Galvanize It! Online Seminar

The Current Grid

The North American energy market is on the verge of necessary, significant change. The existing power grid cannot meet increasing demands. One prevalent issue throughout the power grid is the deterioration of power generation, transmission, and distribution structures – namely steel corrosion. Many of these systems have been in place for decades and were built with materials unable to survive their surroundings initially or for this length of time. To identify some of the concerns, let’s take a tour of the infrastructure.

Tour of the infrastructure.
Tour of the infrastructure.

Tour of the Infrastructure

Corrosion is a natural phenomenon, and thus can never be completely eliminated. However, it is a misconception nothing can be done. Estimates show 25-30% of corrosion could be averted if proper corrosion protection methods were employed at the outset of a project. The annual cost of corrosion in the US is approximately $423 billion, and the power market accounts for approximately 5% of the total cost. In addition to this high corrosion cost, the investment in new generation facilities has not kept up with the growth of demand. Furthermore, the investment in transmission facilities and distribution has been almost non-existent not in line with demand or even with the creation of generation sources. All of these factors led the American Society of Civil Engineers (ASCE) to rate the US power grid a “D+” in 2013.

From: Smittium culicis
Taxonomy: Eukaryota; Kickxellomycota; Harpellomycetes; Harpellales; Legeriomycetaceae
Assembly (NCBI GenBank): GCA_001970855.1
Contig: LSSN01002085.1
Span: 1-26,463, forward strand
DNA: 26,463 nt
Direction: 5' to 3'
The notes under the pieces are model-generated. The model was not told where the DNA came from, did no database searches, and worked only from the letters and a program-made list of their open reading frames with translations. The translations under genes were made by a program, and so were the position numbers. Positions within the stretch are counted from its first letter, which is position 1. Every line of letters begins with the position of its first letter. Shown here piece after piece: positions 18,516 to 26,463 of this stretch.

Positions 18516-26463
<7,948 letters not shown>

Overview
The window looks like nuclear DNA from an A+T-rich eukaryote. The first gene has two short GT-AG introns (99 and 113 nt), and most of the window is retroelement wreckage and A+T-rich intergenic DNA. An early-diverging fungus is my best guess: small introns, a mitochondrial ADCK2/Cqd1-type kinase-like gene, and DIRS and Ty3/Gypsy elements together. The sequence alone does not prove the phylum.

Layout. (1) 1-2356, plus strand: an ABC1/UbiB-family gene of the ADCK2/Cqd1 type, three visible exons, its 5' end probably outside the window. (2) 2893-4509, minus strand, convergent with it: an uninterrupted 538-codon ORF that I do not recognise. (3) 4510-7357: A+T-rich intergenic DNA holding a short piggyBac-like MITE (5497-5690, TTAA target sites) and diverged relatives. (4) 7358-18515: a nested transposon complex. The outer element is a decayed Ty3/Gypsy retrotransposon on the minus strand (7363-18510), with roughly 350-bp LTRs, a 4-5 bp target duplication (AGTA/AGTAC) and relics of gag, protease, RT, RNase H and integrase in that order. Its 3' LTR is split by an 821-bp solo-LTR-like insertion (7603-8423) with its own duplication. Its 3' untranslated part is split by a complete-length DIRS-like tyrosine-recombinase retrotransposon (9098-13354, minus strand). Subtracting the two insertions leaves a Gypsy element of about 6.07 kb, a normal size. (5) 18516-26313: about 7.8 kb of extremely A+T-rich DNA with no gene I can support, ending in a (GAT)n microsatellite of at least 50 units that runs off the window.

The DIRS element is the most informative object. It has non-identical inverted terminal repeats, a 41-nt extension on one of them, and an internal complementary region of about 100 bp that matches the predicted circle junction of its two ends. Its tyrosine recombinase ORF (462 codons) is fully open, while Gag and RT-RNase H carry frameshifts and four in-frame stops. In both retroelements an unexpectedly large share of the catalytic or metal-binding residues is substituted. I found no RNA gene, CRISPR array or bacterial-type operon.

Powering our Future

Powering our future.
Powering our future.

For the sake of future generations, it is paramount to address these evolving needs by maintaining and upgrading the existing power grid and securing a sustainable generation source for the future. As the industry changes and grows, one critical component remains constant – the need for corrosion protection. For more than 75 years, hot-dip galvanized (HDG) steel has played an integral role in the corrosion protection of power generation, from traditional and renewable sources, as well as in the transmission and distribution of power to businesses and homes throughout North America.

This course will examine how utilizing HDG steel throughout generation, transmission, and distribution ensures longevity and cost-effectiveness of power projects for the next generation.